Wednesday, August 26, 2015

A little overnight excitement, and a short river cruise.

At 10:30 last night I took Meg out for a last pee, and spotted a fierce blaze through the trees at the end of the bridge just at the end of the moorings. Fearing that it may be a car on fire, I put Meg back aboard and went to investigate. It turned out to be a pile of rubbish and the flames were already dying down as the accelerant burned off. Then I saw another fire, on the far side of the bridge, bigger and higher than the first.
Back on board myself I rang the local police who took the details, then, 10 minutes later, a fire engine appeared and the crew doused the now-dwindling flames.
I had a look at the debris this morning; it looks like the normal detritus on the far side of the bridge, a wooden bed-frame, the remains of a chair and some unidentifiable timber. But oddly the smaller fire included bundles of papers and packets of frozen food! Very strange…
Anyway, the incident left us a little unsettled. I don’t think we’ll be mooring there again.

On that note, although the grassed area enclosed by the junction and Trundles Lane has been tidied up, there's a slope opposite Harkers Boatyard which suggests a side slipway.IMG_7088

Old maps show a building, Junction House, but I suspect this was a toll house.Knottingley Junction
A bit more research shows that in the mid-1940s, due to demand for more vessels to carry petro-chemicals, Harkers, whose yard was across the canal, did indeed build a side-slip here, the remains of which can still be seen.

It was a wet night that persisted into the morning, but it had dried up by the time we were ready to shove off. Around the corner is Bank Dole Lock, with the river level indicator below. I needn’t have worried…
The gates and wash-walls could do with a trim!

The lock landing pontoon is a little inconveniently placed on the river side of the lockIMG_7092
It must be tricky if there’s a bit of water about.

The River Aire is broad and deep, but twists and turns considerably on it’s way to West Haddesley and the junction with the Selby Canal.IMG_7101

It was pretty breezy too.

Beal Lock is about half-way, the very deep chamber indicating the height the river can rise to in flood conditions.IMG_7099

Eggborough Power Station appears ahead, to the right or left, or behind depending on the direction of the particular loop you’re on.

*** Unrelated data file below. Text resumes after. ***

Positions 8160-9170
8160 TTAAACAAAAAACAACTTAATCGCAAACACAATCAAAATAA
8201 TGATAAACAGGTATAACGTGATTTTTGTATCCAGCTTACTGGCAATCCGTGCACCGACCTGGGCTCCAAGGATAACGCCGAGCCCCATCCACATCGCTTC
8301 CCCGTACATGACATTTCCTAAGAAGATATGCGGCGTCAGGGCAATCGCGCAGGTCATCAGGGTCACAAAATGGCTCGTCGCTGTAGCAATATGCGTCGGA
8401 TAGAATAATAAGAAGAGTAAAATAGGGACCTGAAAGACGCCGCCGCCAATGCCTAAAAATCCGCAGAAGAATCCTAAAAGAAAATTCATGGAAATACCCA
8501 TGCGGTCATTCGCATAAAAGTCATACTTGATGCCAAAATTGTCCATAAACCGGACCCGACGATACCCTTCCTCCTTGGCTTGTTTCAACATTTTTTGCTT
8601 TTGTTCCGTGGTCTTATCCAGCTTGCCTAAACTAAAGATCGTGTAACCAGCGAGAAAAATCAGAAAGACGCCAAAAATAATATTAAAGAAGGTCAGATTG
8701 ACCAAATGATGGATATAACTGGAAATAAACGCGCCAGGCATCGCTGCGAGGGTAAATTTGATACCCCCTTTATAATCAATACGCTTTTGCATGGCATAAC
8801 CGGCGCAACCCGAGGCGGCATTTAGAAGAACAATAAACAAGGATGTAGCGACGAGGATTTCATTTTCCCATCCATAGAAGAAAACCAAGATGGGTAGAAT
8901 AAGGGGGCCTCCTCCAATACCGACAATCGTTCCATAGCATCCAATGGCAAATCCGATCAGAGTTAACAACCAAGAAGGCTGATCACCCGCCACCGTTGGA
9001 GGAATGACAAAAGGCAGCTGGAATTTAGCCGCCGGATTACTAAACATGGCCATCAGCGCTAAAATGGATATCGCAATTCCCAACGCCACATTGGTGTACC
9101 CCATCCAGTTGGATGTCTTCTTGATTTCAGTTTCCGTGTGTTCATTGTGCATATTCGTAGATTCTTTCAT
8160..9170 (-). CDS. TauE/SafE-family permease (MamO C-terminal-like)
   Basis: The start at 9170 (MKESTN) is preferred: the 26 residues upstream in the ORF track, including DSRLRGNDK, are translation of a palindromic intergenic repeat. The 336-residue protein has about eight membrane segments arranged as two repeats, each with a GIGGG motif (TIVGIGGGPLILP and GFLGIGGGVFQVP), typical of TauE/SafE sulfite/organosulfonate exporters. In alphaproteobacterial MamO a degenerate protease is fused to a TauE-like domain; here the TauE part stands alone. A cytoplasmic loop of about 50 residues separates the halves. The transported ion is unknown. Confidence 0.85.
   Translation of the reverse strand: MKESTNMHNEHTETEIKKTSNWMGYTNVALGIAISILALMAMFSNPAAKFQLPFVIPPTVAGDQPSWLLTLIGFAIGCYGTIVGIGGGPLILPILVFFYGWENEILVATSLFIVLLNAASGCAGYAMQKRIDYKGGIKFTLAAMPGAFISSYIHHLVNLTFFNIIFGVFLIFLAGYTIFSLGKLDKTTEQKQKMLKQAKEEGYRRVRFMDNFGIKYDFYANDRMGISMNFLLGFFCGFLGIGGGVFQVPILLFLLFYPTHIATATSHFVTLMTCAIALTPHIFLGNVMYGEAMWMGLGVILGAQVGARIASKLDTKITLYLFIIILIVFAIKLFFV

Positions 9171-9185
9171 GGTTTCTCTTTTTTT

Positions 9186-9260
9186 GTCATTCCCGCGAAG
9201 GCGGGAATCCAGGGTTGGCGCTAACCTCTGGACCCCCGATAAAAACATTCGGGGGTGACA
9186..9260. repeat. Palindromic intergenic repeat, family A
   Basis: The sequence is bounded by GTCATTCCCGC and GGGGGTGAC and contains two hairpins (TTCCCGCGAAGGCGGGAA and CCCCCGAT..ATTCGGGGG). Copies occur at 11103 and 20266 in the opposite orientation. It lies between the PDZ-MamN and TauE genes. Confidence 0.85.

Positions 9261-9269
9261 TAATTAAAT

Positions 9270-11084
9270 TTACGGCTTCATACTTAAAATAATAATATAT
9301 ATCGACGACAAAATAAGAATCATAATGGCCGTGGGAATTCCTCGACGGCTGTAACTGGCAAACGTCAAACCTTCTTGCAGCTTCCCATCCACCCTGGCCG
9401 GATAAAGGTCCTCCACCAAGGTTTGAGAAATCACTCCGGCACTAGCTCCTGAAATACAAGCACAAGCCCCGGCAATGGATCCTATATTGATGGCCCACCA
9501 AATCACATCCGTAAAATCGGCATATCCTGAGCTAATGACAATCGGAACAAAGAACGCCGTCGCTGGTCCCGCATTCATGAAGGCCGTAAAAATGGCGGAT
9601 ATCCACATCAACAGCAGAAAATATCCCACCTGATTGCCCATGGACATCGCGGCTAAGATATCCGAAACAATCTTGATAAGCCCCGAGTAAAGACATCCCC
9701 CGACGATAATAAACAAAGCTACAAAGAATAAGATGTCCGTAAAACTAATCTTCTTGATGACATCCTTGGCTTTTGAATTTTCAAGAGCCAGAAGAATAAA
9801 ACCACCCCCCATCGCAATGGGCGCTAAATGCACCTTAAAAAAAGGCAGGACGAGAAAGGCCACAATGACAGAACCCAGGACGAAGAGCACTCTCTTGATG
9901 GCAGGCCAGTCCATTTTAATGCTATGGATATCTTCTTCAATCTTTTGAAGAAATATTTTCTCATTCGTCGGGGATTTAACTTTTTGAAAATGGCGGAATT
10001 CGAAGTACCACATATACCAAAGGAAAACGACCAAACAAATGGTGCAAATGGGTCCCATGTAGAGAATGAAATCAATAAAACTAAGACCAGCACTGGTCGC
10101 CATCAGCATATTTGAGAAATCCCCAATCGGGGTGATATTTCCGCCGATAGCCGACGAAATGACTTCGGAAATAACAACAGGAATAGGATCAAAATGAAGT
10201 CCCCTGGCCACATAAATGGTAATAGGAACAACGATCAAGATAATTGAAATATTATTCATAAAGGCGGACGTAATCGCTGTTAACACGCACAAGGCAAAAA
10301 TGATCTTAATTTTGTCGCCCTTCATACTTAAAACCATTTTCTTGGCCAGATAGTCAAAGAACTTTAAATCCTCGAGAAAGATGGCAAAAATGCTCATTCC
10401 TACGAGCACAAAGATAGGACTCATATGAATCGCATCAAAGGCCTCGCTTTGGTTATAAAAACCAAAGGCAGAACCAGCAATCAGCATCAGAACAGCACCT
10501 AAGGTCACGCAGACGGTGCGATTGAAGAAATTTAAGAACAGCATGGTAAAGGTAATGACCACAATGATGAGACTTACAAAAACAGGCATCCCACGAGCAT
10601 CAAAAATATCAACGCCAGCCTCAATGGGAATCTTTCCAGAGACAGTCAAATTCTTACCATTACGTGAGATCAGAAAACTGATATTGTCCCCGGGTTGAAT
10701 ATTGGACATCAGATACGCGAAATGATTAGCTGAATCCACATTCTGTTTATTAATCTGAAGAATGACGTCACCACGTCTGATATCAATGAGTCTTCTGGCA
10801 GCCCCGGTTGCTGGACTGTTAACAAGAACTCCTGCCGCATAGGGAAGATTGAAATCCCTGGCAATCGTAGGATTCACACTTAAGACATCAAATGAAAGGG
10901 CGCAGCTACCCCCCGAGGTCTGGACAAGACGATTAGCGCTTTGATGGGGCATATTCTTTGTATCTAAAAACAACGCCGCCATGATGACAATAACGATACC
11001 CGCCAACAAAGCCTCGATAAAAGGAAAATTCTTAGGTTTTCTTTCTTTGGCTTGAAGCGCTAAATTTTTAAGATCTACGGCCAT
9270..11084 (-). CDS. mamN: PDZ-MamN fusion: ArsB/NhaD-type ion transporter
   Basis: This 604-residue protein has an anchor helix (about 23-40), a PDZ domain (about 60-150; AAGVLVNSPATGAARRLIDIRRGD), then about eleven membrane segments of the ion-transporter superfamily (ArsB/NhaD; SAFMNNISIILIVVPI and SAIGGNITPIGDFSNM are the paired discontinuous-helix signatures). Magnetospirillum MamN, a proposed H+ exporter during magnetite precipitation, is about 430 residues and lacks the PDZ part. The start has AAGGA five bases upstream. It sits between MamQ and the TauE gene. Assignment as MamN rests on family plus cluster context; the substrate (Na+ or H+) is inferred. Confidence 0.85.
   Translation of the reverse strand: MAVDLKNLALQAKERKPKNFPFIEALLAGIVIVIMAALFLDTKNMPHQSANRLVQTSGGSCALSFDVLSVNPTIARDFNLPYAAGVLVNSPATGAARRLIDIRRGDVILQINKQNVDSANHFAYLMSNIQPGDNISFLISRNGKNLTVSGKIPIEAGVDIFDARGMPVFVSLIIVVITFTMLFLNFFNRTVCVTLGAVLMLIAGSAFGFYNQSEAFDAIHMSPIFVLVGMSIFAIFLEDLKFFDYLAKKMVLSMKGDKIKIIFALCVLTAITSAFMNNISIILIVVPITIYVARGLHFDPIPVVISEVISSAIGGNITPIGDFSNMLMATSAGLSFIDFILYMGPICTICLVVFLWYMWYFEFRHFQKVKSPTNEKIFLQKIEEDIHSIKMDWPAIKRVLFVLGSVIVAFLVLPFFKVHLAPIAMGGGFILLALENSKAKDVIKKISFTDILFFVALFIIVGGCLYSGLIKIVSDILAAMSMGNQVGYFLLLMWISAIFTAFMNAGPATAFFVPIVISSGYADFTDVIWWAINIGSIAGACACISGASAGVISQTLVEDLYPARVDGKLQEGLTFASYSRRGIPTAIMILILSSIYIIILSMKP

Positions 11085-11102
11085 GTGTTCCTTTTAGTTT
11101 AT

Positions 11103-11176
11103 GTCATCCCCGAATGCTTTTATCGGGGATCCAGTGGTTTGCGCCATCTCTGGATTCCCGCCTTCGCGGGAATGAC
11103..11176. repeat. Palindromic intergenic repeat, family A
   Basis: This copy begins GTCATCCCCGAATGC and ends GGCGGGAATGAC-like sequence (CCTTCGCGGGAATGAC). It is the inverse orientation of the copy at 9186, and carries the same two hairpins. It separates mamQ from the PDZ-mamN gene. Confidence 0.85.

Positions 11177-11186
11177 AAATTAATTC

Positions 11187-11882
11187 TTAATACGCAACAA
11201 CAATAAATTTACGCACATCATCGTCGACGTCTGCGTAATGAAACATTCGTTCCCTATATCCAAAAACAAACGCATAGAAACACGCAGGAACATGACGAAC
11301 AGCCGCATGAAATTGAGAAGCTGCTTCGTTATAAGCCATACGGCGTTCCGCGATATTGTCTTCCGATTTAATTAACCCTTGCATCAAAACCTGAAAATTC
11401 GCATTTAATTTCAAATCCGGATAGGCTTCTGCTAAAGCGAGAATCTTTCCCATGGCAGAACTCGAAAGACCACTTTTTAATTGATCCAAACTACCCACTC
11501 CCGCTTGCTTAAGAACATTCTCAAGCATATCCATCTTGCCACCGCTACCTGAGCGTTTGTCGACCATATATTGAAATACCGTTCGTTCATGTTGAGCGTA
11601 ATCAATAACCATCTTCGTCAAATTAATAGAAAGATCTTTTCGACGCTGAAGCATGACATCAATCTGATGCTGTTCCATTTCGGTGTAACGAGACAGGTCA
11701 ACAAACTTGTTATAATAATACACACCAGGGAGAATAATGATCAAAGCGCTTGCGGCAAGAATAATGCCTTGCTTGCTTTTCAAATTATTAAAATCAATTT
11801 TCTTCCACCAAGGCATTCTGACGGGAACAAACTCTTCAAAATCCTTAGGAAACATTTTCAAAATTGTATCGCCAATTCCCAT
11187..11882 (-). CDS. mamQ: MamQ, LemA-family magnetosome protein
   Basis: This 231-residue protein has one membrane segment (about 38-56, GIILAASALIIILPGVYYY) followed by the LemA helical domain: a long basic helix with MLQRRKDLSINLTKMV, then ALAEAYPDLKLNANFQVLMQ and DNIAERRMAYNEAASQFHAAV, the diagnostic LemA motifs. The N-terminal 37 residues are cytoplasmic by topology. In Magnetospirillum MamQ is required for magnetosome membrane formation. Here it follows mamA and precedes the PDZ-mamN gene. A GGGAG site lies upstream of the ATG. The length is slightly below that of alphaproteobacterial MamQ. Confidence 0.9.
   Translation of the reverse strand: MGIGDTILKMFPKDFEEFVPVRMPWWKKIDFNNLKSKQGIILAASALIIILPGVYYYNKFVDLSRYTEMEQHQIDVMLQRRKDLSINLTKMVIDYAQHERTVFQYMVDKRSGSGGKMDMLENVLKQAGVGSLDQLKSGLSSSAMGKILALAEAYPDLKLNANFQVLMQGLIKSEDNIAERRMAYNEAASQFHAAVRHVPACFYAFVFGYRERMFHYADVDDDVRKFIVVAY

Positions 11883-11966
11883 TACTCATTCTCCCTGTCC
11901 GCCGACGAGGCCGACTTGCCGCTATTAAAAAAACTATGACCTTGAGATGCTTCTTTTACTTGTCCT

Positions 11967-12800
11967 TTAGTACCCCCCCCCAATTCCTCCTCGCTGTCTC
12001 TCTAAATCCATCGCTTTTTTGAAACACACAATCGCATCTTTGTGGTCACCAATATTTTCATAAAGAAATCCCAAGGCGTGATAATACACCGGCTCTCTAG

But it always gets a little nearer.

West Haddesley is actually a flood lock, and at summer levels it’s usually open. The problem is you can’t tell whether it’s open or closed till you're level with the entrance, and by then it’s too late!IMG_7107
So the safest solution is to pull onto the landing and go and have a look first. The lock was in use today, and two boats had just arrived at the canal end.
It was empty, so I brought the first one up and sent him on his way, we then used the lock to drop the foot down, and, after tying up below, I went back and closed up after the second boat to save him having to manoeuvre onto the pontoon.
That done I sorted out the mooring ropes properly, as we are staying here tonight.

Moored below West Haddesley LockIMG_7108

The afternoon turned out sunny, but that wind is still with us. I took Meg for a walk along the flood bank, and the significance of the area’s industry is demonstrated by it’s power production.
At one point three power stations can be seen -



and Drax just visible over the trees.IMG_7111

Between them they can generate 8379 MW of electricity, enough for 8 million homes. Being in the middle of the vast Selby coal-field they were built to run on the black stuff.
Since closure of the Selby Superpit in 2004, most of the fuel is sourced from abroad, although there is still some domestic supply.

Tomorrow we’ll be heading into Selby itself.

Locks 3, miles 6½  

1 comment:

Tom and Jan said...

I remember having to reverse back against the flow to collect Jan from that floating pontoon at Bank Dole Lock. Then I had to do it in reverse on the way back!